October 12, 2005
Today in History: October 12
1492: Christopher Columbus’s expedition to the Indies strikes land in the Caribbean, probably San Salvador in the Bahamas.
1823: Scotsman Charles Macintosh begins selling raincoats made of rubber. They don’t become popular until the discovery vulcanization keeps the rubber from being stiff in winter and sticky in summer.
1860: Inventor and entrepreneur Elmer Ambrose Sperry is born at Cortland, New York. His various electronic and gyroscope enterprises will later become Sperry Corp. and then Unisys.
1937: Radio’s longest-running detective show, Mr. Keen: Trace of Lost Persons, debuts. Sponsors over the years will include Anacin, Kolynos toothpaste, BiSoDol antacid mints, Hill’s cold tablets, Heet liniment, Dentyne, Aerowax, RCA Victor, and Chesterfield cigarettes.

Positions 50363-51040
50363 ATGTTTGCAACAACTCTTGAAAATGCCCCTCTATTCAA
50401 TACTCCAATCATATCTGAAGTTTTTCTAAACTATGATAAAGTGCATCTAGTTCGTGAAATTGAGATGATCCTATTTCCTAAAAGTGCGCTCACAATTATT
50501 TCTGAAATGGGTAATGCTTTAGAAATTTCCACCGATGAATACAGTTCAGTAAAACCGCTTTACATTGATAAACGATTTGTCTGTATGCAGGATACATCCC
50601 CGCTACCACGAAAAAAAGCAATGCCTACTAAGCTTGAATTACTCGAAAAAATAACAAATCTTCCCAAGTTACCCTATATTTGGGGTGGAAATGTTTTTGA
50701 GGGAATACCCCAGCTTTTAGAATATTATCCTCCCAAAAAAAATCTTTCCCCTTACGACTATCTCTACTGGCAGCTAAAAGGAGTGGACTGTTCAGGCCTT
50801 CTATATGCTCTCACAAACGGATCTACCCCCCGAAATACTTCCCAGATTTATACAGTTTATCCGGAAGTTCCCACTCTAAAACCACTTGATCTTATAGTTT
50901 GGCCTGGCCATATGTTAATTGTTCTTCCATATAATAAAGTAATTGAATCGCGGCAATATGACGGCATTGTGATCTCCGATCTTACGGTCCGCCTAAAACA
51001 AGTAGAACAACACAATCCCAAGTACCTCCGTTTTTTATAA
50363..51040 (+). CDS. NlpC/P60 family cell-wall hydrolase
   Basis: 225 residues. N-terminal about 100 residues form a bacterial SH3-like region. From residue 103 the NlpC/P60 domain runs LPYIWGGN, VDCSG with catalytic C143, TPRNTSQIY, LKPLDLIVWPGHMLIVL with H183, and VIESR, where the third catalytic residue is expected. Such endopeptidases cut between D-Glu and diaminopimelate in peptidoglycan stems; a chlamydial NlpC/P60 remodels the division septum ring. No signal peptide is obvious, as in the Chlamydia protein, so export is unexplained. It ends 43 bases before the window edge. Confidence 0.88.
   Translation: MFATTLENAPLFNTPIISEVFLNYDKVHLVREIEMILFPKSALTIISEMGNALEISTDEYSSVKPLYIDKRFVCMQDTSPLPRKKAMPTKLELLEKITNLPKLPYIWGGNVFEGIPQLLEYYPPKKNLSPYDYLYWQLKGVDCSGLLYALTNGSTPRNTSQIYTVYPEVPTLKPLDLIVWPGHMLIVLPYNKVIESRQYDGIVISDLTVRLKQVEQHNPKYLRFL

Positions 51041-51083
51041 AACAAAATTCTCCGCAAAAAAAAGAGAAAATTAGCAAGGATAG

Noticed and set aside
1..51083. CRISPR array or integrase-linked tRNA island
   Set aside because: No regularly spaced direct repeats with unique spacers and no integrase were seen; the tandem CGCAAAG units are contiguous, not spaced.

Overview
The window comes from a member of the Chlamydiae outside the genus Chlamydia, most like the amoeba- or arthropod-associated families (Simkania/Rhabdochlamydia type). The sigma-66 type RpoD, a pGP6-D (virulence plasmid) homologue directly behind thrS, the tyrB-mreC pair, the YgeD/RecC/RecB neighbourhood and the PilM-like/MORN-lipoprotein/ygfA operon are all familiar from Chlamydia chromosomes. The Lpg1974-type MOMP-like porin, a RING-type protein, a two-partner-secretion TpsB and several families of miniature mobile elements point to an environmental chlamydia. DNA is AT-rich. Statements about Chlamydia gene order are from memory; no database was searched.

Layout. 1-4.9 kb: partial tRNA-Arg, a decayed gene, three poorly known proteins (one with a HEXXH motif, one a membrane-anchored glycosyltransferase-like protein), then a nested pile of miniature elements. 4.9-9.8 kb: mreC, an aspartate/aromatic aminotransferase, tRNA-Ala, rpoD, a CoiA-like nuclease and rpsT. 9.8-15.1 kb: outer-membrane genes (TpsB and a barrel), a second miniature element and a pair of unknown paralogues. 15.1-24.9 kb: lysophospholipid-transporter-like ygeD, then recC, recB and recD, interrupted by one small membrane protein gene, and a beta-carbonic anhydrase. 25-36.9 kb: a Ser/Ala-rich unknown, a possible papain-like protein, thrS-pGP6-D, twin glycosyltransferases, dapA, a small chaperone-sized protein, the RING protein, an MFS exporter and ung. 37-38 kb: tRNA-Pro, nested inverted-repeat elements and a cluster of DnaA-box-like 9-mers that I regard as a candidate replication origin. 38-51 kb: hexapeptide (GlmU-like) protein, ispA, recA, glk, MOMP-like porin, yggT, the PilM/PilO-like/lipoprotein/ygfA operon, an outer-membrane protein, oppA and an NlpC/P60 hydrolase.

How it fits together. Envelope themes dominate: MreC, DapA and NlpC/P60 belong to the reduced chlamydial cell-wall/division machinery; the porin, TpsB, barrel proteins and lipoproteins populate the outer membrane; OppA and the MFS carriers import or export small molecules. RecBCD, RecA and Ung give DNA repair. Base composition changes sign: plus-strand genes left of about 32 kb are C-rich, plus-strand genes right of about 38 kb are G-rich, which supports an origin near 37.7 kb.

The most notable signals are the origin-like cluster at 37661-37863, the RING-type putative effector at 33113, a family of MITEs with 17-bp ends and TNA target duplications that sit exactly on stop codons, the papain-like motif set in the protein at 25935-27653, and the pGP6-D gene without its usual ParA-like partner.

1940: Tom Mix, the Western star who made $6 million in motion pictures over a 26-year career, is killed by a suitcase.
1944: Some 25,000 teenage girls block the streets around Times Square, screaming for Frank Sinatra, who is scheduled to perform at the Paramount Theater.
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